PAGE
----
Thoughts on CA's patience pole?
 
 

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Thoughts on CA's patience pole?

This is a discussion on Thoughts on CA's patience pole? within the Natural Horsemanship forums, part of the Training Horses category
  • Tie out pole for horse trailers
  • teaching a horse patience

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    09-01-2011, 01:33 PM
  #1
Foal
Thoughts on CA's patience pole?

I have only been watching CA on RFDTV and saw in his recent episode a bit about his patience pole. While I don't care about the marketing of his pole, I was curious to hear your thoughts on the idea of tieing a horse after a training session. It seems like a pretty good idea to not simply release the horse back into the pasture directly after the training, but it isn't always possible when you have time contraints. I usually work with my horse in the evening and she isn't at my house. So I would have to tie her and then wait there with her for the 1-2 hours he suggests. Not exactly possible, but I hate to encourage her barn sourness, which is a BIG issue with her.

Any thoughts?
     
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    09-01-2011, 01:40 PM
  #2
Green Broke
Subbing because I'm interested in this as well!
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    09-01-2011, 01:43 PM
  #3
Started
I'm sure there are good reasonings for it but I personally wouldn't use it. I like to end my sessions on a good note and praise which is also communicated through saying "you did well, now go back out and relax". I don't understand the concept of "you did great, now stand here in time out for two hours".
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    09-01-2011, 01:47 PM
  #4
Showing
Haven't seen his "patience pole" but I do tie mine for a bit after a session to let things soak in. I don't leave them for hours though, maybe 20 minutes with just the cinch a bit loosened and then I untack & groom.
     
    09-01-2011, 01:48 PM
  #5
Weanling
It is good for training, but hardly a new idea. I have more than one horse to ride, so I take them all out and tie them. They all wait until I've worked with them all. I know that it must have helped some. We had to evacuate for a fire, and the horses spent five days tied to a trailer (I walked them periodically). Mine were one of the few that weren't causing problems. I think standing tied is a very importaint lesson... Nomatter how you go about teaching it. I am not sure how it would cure a barnsour horse though.
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    09-01-2011, 02:14 PM
  #6
Super Moderator
I call it a "Thinking Post" and I don't usually do it after sessions because I let him graze as a reward. However, I use the thinking post often and if I do have a particularly bad attitude day I will use it. I think it humbles them.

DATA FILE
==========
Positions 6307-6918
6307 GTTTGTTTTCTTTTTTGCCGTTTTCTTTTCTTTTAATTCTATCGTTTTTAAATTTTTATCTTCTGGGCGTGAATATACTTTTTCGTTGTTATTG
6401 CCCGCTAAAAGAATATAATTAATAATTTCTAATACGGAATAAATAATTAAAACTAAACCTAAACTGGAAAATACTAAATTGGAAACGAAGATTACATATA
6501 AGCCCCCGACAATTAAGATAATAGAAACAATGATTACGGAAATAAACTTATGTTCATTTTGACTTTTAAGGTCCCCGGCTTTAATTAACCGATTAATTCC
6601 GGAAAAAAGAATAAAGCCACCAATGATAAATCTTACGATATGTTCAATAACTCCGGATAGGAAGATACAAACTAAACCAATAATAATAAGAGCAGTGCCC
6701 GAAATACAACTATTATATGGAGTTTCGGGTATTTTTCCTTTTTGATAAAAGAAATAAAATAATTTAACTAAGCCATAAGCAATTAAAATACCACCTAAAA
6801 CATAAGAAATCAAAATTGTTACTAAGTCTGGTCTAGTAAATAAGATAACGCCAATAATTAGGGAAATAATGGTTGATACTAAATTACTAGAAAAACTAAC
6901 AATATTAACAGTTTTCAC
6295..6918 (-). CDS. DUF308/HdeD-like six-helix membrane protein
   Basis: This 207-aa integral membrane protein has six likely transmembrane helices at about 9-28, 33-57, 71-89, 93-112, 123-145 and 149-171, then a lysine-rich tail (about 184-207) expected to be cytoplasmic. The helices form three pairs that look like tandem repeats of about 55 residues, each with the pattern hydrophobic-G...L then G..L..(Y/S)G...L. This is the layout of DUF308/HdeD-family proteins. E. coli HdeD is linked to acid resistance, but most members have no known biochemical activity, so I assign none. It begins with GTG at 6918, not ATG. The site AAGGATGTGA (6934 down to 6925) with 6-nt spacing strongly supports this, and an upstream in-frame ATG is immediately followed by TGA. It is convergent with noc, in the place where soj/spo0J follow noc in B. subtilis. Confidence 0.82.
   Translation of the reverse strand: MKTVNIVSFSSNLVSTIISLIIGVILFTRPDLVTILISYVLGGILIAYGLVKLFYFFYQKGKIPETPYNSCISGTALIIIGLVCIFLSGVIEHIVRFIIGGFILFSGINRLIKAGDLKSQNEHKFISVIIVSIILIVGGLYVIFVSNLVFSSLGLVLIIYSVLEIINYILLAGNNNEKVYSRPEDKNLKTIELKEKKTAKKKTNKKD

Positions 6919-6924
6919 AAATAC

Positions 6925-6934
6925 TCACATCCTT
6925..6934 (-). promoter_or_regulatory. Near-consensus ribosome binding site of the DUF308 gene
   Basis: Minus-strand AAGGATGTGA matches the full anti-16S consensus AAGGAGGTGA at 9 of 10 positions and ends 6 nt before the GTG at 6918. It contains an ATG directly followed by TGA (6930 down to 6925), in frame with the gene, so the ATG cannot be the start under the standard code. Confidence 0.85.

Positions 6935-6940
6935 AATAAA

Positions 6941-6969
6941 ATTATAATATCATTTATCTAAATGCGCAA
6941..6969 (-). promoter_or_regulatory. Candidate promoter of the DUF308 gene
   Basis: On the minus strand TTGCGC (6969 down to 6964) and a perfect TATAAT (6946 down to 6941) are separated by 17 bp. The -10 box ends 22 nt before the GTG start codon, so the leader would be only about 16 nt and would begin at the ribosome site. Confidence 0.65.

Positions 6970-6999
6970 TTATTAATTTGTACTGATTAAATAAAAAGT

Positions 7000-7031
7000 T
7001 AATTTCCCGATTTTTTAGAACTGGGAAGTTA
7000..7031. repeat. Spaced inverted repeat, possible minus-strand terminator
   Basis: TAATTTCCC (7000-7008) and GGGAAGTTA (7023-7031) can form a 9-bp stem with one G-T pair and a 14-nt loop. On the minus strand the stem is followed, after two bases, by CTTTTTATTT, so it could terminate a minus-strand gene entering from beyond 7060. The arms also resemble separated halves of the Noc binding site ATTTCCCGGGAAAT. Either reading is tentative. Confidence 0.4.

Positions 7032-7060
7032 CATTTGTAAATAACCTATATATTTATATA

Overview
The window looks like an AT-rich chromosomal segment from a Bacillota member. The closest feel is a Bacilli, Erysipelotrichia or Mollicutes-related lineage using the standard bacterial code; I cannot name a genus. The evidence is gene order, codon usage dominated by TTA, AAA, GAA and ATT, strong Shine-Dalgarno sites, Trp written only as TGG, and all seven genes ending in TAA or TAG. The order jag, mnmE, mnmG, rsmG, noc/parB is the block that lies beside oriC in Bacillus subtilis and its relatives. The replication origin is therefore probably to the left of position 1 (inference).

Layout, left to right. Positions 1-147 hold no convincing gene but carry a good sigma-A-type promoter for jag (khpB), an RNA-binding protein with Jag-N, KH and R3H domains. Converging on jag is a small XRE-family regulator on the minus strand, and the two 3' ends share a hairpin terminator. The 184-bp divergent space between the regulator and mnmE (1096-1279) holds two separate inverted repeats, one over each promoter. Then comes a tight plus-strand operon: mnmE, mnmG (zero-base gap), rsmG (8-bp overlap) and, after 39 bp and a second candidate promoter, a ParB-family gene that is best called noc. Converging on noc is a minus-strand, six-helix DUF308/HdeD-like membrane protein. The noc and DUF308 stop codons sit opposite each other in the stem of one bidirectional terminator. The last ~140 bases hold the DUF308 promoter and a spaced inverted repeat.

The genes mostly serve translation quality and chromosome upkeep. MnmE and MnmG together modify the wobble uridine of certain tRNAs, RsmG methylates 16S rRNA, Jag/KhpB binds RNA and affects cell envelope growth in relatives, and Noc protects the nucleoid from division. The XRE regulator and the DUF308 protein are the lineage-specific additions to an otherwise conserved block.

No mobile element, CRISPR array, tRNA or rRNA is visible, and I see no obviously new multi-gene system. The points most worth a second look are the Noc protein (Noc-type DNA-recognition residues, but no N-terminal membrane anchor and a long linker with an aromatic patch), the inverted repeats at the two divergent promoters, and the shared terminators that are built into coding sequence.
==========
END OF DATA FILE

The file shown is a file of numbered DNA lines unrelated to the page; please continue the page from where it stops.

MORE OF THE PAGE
09-01-2011, 02:28 PM
  #7
Banned
Horsepeople always say that the short-term memory (or attention span, whatever you want to call it) is in the ballpark of three seconds, probably less. That's why corrections and rewards must be given instantaneously for the horse to make the connection between cause and effect. We laugh at and then scold the person who gets bucked off, chases her horse around for 10 minutes, then gives him a whoopin' to teach him not to buck again.

Yet now, if we tie horses up for a couple hours after riding, they'll mull the training session over in their heads, reflect on what went right and what went wrong, and plan on how to do better next time?
     
    09-01-2011, 02:36 PM
  #8
Started
I'm with Poco & bubba: the reward for doing well isn't to be tied to a pole, they don't connect being tied to anything in the past, so don't get humbled by it, & don't mull over the past session like a human child in the corner reflects (hopefully) upon his misdeeds.

I'd say that this practice is counter-productive: the horse works for the human, in order, very often, to get to the rewards that are meaningful to him: food/grazing, relaxation, freedom of movement, companionship with other horses, etc.

One could do an experiment to see how his horse responds to the pole: is his willingness/try & desire to be with you affected positively, adversely, or negligibly?
     
    09-01-2011, 02:40 PM
  #9
Showing
Quote:
Originally Posted by bubba13    
Horsepeople always say that the short-term memory (or attention span, whatever you want to call it) is in the ballpark of three seconds, probably less. That's why corrections and rewards must be given instantaneously for the horse to make the connection between cause and effect. We laugh at and then scold the person who gets bucked off, chases her horse around for 10 minutes, then gives him a whoopin' to teach him not to buck again.

Yet now, if we tie horses up for a couple hours after riding, they'll mull the training session over in their heads, reflect on what went right and what went wrong, and plan on how to do better next time?

I don't necessarily think that they actually reflect on things but they do get a chance to relax and aren't just tossed back out to pasture or put in a stall directly after. As to the earlier question, I think that is where the barn sour part comes into play with leaving one tied. Whether they do or don't mull things over, it is a good exercise in patience.
     
    09-01-2011, 02:43 PM
  #10
Super Moderator
I'm not calling it a reward for the training session. It's my "I love you so super much and we had a great ride and now I'm going to clean stalls while you eat the good grass because you are so super cute and I love the smell of roses" reward after I ride. It's what I do.

HOWEVER - I will pull him out of the field for no reason other then to tie him to that post on occassion....
     

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barn sour, clinton anderson, natural horsemanship, patience pole

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